2. Anonymous on

    Here’s what I think Marc Emery’s story comes down to. Judging from early videos of Emery, it’s pretty obvious that he was the classic “nerd”. 99% chance he was shunned and teased by the others. Then one day he decided that to become one of the cool guys he was going to have to start smoking Cannabis. Then he realized that by using his verbal skills he could say a bunch of pro-Cannabis stuff and all the cool Vancouverites would accept and encourage him. Now he was no longer nerdy used book store guy, he was “the Prince of Pot”, hero of the Cannabis subculture because he could speak well and they couldn’t.

    Emery then had to keep escalating his pro-Cannabis activities, to keep the attention and adoration of the Cannabis users. Starting the seed company answered all his needs. Now he was the money man of the Cannabis subculture. What will get you more attention and at least fake temporary love than that? The possibility of imprisonment was little deterrent compared to the benefits of being Cannabis money guy, so he kept going, kept escalating, kept being brasher and more arrogant. As is generally the case with all such scenarios, the bubble eventually burst and it was time to pay the piper. Was it worth it? You’d have to ask Marc. I guess it depends on what your priorities in life are, getting stoner chics or freedom.

  3. Anonymous on

    “Canadian court rulings on taxes have no jurisdiction in the US.”

    Funny you would say this, because some in the US seem to think that they have jurisdiction over criminal activities here in Canada. And Canadian laws WERE broken, the penalties just aren’t as draconian as in the US.

  4. Jodie on

    That information wasn’t removed, it’s still available on the page where we ask people to send Marc money.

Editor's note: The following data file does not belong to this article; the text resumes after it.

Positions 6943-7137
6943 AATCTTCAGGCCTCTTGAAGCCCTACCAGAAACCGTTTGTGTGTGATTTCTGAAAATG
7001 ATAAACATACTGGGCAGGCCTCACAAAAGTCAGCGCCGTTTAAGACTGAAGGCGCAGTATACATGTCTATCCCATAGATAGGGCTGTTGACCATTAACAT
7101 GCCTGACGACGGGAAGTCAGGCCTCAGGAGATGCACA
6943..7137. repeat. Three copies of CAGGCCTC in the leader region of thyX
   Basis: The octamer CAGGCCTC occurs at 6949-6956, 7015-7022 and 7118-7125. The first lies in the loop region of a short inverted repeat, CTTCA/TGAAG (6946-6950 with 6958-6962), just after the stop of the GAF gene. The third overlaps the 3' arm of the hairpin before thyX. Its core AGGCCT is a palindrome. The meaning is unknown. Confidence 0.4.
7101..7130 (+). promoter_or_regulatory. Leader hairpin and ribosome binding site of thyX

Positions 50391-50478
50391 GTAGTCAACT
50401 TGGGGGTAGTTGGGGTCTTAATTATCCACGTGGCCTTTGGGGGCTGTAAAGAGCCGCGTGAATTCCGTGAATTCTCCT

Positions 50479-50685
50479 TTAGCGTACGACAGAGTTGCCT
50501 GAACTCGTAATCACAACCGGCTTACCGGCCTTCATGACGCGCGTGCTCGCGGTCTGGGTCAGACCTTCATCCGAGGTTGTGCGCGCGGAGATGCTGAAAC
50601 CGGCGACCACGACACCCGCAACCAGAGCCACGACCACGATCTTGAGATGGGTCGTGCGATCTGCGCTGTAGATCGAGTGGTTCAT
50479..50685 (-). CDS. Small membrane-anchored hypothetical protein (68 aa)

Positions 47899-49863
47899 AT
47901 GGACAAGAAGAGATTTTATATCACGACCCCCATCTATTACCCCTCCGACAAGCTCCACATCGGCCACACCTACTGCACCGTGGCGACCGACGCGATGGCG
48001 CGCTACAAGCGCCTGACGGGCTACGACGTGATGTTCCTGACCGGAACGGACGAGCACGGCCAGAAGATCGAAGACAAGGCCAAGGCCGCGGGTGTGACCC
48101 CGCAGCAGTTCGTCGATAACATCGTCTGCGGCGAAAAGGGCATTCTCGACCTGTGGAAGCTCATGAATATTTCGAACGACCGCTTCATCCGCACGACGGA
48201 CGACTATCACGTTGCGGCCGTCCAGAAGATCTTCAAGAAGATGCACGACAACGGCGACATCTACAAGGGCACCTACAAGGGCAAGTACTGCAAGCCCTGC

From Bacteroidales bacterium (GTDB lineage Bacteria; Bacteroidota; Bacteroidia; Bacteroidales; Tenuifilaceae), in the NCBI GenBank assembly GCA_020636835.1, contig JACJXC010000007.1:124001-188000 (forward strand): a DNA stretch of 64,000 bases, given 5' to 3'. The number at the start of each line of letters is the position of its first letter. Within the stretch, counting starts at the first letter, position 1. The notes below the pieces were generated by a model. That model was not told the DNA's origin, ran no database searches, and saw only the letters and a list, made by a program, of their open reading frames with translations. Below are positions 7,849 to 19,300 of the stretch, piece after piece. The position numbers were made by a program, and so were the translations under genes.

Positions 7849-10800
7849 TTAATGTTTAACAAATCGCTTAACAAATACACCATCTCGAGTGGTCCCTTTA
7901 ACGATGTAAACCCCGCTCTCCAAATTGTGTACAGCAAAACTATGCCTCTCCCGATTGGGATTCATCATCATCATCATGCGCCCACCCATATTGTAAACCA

The $300,000 is 5 years of interest stacked up on top of a smaller amount he owed when the raid happened. He paid diligently and handsomely for many years, with a small amount owing which has since ballooned into a ridiculous amount.

    Here’s the info again, which is still available on our website at

    Marc does not make any income from the store or anywhere. I get paid so I am supporting him. Supporters of Marc WANT to help him, so if you don’t care, then go away.

    Some people think Marc and I are filthy rich, but that is SO FAR from the truth. We own nothing or any value except for my modest wedding ring that Marc’s father’s small inheritance paid for.

    Marc had $11 in his bank account the day of the raid in 2005 because he knew that if he ever got busted, the cops would take everything he owned or kept. The whole POINT of making money through seed sales was to give it away. Most people are instinctively greedy (that’s natural, not an insult) so they can’t comprehend why Marc didn’t keep anything. He’s a brilliant and selfless guy, that’s why.

    Marc has more debt than most people. He owed Revenue Canada a couple thousand dollars when he got busted by the DEA on July 29th, 2005. Up until that point, Marc was making regular large tax payments because he had regular income that could afford the big payments owed. But after the bust, that income tax bill could not be paid because we had nothing at all.

    Since 2005, the interest rate on that owed income tax is HUGE. Marc owes Revenue Canada over $300,000. We cannot afford to pay that off, it’s absolutely impossible. And if Marc makes any income, the government takes 150% of it — so we have to pay the government twice as much as anything we pay Marc! That’s why Marc has no money at all except for what I can afford to send him from my paycheque, and what supporters send to him or donate in the store.